LG 2.1 Pathology of Secondary Headaches Central Nervous System Infections Flashcards Preview

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Flashcards in LG 2.1 Pathology of Secondary Headaches Central Nervous System Infections Deck (44):
1

What is meningitis?

Inflammation of the meninges caused by viral or bacterial infection and marked by intense headache and fever, sensitivity to light, and muscular rigidity, leading (in severe cases) to convulsions, delirium, and death.

2

What is leptomeningitis?

Infection of the inner two meninges, the arachnoid and the pia mater, between which circulates the cerebrospinal fluid.

3

What is pachymeningitis?

Thickening of the intracranial dura mater, when associated with an infectious, malignant, or rheumatic systematic disease and inflammation is restricted to its outer surface

4

Where do Cryptococcus grow in the brain?

Grow in the leptomeninges

5

Where do Aspergillus grow in the brain?

Aggressively induces cerebral parenchymal abscesses

6

Where does polio virus grow in the brain?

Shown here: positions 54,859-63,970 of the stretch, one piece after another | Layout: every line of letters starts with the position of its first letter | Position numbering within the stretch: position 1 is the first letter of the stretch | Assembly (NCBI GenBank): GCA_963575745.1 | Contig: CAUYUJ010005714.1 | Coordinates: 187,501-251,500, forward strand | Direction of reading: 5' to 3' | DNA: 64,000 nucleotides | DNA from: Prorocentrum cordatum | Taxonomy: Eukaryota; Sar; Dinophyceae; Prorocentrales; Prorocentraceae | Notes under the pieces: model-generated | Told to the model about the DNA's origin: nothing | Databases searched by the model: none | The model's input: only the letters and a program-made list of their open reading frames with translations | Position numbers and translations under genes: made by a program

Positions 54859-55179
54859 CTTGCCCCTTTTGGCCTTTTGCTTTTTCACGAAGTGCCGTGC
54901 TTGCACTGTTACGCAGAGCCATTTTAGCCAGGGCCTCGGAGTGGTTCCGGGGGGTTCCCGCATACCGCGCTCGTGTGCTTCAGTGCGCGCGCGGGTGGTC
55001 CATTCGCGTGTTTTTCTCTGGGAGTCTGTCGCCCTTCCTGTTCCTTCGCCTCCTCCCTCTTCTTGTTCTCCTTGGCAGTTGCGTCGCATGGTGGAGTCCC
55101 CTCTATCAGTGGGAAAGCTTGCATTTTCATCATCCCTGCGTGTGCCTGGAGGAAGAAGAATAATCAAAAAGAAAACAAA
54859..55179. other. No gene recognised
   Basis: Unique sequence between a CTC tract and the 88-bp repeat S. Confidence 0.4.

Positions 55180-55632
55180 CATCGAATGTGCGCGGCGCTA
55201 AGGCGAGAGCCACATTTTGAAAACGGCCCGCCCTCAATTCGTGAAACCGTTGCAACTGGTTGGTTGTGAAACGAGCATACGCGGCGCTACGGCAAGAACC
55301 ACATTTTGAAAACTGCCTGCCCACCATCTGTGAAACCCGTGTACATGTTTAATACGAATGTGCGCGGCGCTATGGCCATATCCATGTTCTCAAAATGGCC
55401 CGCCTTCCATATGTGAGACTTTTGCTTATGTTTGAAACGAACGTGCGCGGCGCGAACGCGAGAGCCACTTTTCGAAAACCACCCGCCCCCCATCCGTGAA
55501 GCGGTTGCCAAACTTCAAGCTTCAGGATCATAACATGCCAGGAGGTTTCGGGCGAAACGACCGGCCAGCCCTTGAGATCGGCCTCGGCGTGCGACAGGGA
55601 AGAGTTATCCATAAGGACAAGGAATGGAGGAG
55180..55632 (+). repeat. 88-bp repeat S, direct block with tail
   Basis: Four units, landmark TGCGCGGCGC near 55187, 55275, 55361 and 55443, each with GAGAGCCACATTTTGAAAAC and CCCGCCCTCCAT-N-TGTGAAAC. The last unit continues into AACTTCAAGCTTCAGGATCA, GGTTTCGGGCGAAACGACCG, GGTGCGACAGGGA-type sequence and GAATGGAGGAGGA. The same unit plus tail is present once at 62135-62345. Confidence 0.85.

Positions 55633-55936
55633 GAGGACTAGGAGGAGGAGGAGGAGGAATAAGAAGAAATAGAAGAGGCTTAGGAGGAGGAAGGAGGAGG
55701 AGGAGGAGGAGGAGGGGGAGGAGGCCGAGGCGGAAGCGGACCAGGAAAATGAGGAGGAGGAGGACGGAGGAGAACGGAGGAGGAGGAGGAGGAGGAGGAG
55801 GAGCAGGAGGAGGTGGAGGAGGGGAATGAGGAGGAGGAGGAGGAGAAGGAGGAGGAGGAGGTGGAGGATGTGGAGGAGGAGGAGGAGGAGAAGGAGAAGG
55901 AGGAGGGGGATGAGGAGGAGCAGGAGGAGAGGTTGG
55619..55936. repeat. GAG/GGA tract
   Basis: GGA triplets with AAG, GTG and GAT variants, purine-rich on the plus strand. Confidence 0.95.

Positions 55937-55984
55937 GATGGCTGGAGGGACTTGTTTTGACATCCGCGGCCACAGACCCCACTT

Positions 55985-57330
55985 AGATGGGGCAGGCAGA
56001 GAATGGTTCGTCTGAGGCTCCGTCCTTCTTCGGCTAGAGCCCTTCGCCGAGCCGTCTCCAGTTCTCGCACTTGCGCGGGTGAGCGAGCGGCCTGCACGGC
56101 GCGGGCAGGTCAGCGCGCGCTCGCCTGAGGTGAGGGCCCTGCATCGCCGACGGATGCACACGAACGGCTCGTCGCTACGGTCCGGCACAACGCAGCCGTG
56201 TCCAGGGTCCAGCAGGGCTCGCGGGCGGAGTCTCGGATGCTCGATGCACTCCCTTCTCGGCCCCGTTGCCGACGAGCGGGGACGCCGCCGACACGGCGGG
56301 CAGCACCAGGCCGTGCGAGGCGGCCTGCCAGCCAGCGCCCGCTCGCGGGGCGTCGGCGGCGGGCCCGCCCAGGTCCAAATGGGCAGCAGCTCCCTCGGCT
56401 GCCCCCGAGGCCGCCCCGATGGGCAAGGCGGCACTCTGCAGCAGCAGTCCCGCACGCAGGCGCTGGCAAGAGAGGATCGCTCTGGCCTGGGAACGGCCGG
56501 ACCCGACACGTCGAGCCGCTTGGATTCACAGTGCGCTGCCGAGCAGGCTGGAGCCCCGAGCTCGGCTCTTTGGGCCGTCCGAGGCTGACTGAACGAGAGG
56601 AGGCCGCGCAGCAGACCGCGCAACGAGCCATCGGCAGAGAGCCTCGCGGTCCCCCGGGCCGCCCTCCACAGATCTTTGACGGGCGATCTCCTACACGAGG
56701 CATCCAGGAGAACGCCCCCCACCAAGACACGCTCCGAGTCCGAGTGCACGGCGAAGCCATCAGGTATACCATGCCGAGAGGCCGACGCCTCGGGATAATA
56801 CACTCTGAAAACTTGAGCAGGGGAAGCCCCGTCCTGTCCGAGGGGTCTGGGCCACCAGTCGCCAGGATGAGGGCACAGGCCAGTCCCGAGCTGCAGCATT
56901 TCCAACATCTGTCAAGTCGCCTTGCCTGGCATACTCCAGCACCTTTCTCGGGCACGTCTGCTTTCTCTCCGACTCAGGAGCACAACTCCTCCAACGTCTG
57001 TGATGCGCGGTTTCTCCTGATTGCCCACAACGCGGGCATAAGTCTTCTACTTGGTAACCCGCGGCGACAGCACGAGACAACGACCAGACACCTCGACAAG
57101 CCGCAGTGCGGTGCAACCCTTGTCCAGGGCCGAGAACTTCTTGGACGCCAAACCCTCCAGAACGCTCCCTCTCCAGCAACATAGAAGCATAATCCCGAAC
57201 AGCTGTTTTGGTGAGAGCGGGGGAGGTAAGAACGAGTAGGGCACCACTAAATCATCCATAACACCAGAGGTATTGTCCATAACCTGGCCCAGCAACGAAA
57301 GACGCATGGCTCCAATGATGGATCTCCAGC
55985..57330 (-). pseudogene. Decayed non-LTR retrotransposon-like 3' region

Selects the motor neurons of the spinal cord and bulbar area

7

Where does HSV localizes in the brain?

In the temporal lobes

8

Where do Treponema grow in the brain?

Gains access to the CNS through the bloodstream with prolonged residency in neural tissues, causing infection, sensory abnormalities and dementia.

9

What does RMSF target in the brain?

Cerebral Endothelial cells

10

What are the most common viral causative agents of meningitis?

-Enteroviruses including Coxsackie B
-Mumps virus
-Epstein-Barr Virus (Infectious Mono)
-Echovirus
-Herpesvirus

11

What is the most common causative agent of bacterial meningitis in neonates?

E. Coli and Group B Strep

12

What is the most common causative agent of bacterial meningitis in infant (3 months to 3 years)?

H. Influenza

13

What is the most common causative agent of bacterial meningitis in adults?

Strep pneumococcus

14

What is the most common causative agent of bacterial meningitis in military barracks?

N. meningitidis

15

What are the defining features of tuberculous meningitis?

- Found meninges at base of brain around chasm
- Can cause meningeal fibrosis leading to communicating hydrocephalus
- Lead to artheritis and parenchymal infarcts

16

What meningitis are defined by having lymphocytes?